It was around this time that the most recent Cliff House proprietors – and the family of Tom Hontalas, the owner of Louis’ – entered the scene. Mary and Dan Hountalas, who ran the Cliff House for more than 47 years, are the last of a generation of Greek immigrant families that were part of that cliffside in its heyday, when so many storefronts and cafes crammed the strip that San Franciscans could no longer see the ocean.
Dan Hountalas is a distant cousin of Hontalas. Hontalas’ grandfather, Louis, immigrated from Greece in 1906 at 11 years old. His older brother, who arrived before he did, opened a restaurant called the Cliff Cafe. Louis started working for his brother and then, in 1937, opened Louis’.
“Both our families had been on that hill for over 100 years,” Hontalas said. “It was all little cafes. For some reason, the little cafes were all run by Greek immigrants. I don’t know what led them to that hill, but I always thought it wasn’t a coincidence.”
The cliff essentially became San Francisco’s boardwalk, Martini said. In his research, he found shorthand for “going to the cliff”, which he originally thought was reference to “going to the Cliff House” – in fact, it just meant going to the beach.
The area started to decline after the second world war. As Mark Twain pointed out, it’s cold out there – and with cars more readily available and roads better after the war, San Franciscans found other beaches to go to instead of the cliff.
And then, in 1966, a fire destroyed the Sutro Baths. Hontalas was eight, and remembers his aunt bringing him and his three siblings to watch the flames from above. In the end, all that was left was Louis’ and the Cliff House.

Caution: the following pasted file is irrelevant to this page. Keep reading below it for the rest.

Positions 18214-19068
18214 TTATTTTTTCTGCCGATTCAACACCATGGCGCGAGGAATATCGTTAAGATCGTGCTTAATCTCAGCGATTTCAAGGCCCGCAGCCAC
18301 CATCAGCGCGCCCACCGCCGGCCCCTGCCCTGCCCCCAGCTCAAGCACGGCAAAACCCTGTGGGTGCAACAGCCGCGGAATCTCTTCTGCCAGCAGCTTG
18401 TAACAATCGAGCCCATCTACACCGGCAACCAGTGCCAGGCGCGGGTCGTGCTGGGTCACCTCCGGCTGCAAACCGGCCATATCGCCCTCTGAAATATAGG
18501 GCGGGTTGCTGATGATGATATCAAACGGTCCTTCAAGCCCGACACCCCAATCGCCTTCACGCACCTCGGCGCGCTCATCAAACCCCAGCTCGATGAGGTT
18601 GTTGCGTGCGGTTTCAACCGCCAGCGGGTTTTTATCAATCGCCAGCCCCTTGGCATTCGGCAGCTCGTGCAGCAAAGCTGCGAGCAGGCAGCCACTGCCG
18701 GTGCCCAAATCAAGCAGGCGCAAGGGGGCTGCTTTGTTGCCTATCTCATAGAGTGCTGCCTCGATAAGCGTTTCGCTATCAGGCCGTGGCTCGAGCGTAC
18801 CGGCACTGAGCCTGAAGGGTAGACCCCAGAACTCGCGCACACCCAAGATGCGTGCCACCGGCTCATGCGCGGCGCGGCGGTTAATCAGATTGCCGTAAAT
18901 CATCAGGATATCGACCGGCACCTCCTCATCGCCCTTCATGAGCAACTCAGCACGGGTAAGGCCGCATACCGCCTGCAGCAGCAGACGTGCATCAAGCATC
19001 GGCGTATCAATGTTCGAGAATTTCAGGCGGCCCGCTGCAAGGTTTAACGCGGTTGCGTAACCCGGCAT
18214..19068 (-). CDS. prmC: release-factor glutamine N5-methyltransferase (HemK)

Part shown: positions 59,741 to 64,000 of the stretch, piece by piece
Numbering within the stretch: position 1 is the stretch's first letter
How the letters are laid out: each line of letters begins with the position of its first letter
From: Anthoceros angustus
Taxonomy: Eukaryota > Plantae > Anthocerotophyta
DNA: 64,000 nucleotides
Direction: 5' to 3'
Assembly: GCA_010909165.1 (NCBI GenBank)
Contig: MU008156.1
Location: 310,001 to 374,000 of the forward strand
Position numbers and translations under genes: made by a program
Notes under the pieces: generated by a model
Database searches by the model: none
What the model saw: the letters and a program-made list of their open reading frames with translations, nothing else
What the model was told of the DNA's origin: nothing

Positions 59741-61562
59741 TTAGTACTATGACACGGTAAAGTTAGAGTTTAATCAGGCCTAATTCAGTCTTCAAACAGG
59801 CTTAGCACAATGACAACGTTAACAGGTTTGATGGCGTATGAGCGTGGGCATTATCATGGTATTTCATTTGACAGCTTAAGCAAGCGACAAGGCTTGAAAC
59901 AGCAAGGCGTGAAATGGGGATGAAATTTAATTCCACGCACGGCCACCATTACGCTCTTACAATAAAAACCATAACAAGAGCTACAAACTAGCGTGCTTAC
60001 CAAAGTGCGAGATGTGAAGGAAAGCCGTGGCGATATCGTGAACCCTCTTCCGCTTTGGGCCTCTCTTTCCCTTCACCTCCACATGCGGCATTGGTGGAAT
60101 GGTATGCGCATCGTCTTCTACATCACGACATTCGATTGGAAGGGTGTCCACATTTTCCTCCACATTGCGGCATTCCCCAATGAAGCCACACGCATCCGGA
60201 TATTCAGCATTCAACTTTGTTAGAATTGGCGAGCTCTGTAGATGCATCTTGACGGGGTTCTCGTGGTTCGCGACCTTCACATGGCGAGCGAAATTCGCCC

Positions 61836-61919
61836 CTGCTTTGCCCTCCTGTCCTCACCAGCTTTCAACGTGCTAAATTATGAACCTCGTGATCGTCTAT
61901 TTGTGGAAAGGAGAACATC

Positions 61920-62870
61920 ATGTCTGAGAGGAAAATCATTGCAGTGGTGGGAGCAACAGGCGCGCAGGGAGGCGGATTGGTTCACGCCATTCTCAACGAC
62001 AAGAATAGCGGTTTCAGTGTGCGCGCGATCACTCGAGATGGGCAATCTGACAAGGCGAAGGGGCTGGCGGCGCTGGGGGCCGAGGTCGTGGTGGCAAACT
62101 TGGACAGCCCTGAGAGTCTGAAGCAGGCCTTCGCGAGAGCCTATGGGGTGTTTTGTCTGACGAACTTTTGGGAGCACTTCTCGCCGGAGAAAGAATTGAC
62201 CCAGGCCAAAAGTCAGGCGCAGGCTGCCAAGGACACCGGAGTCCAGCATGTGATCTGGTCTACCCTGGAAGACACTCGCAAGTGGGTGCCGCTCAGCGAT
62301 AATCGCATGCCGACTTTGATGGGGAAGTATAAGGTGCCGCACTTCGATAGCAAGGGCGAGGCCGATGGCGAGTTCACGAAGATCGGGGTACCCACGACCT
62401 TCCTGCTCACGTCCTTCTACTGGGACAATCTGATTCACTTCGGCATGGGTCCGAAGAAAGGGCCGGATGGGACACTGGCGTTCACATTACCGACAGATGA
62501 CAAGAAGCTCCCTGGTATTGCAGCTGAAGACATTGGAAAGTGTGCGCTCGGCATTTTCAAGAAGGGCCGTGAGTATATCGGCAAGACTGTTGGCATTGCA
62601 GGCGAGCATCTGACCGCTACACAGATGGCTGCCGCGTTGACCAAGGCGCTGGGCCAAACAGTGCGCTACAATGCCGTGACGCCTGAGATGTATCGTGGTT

The ruins of the Sutro Baths remained, giving this place of magnificent beauty a haunting, ephemeral quality. It was a reminder that nothing lasts, here at the edge of the world. People loved it. After the National Park Service purchased the land, they would hold public meetings about what to do with the space. More often than not, people called for leaving the ruins as is, Martini said.
And at the end of most visits to the ruins or to the Lands End trail was a stop at the Cliff House, to warm wind-chapped cheeks over a hot toddy and chowder, or to Louis’, to refresh with a burger and a shake. When the National Park Service talked about closing Louis’ in 1992, Hontalas launched a postcard campaign and discovered that two-thirds of their clientele were local. “When you think of a national park, you think of Yosemite, you think of somewhere you drive to,” he said. “But this is in a city. That makes it really special. People actually live here and visit it every single day, just like we did when we went to work.”
As with every restaurant closure, there’s sadness and there’s anger.
But Hontalas says he can walk away now knowing that for three generations of his family’s history, he was part of what made this small corner of San Francisco special.
“From the early 1900s, those Greek immigrants – that is something that will never be there again,” Hontalas said. “And I got to be there for most of my life. That was nice. I got to hear a lot of nice things about the job that we did. And that makes me feel good. The rest is just going to be a memory.”